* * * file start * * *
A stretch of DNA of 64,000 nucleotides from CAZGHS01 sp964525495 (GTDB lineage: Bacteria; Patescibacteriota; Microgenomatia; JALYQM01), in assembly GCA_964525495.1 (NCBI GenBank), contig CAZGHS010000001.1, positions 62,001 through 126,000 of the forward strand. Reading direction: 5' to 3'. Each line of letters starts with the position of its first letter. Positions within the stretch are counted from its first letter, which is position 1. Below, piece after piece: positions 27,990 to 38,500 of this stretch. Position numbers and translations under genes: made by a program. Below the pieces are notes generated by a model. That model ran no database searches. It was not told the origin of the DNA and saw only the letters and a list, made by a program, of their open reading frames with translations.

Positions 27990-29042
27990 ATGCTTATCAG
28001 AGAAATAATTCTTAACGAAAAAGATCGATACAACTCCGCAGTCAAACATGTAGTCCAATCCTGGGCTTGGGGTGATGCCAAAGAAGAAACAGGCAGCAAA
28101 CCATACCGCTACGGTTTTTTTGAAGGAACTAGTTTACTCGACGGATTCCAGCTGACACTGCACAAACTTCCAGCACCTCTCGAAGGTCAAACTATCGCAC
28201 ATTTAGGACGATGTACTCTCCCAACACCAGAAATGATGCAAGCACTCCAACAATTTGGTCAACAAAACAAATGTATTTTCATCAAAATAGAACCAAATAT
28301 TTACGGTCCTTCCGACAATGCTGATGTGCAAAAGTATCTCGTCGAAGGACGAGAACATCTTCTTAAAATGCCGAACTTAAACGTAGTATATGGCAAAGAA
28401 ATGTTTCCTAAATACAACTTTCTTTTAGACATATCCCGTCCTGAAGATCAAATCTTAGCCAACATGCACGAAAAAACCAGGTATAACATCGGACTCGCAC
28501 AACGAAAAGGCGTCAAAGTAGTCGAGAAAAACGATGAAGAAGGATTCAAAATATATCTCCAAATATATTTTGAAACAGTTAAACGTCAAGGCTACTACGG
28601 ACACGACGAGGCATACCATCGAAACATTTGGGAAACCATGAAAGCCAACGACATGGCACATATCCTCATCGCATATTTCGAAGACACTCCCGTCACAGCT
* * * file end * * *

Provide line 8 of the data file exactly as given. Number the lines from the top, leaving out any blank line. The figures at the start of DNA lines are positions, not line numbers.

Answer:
28401 ATGTTTCCTAAATACAACTTTCTTTTAGACATATCCCGTCCTGAAGATCAAATCTTAGCCAACATGCACGAAAAAACCAGGTATAACATCGGACTCGCAC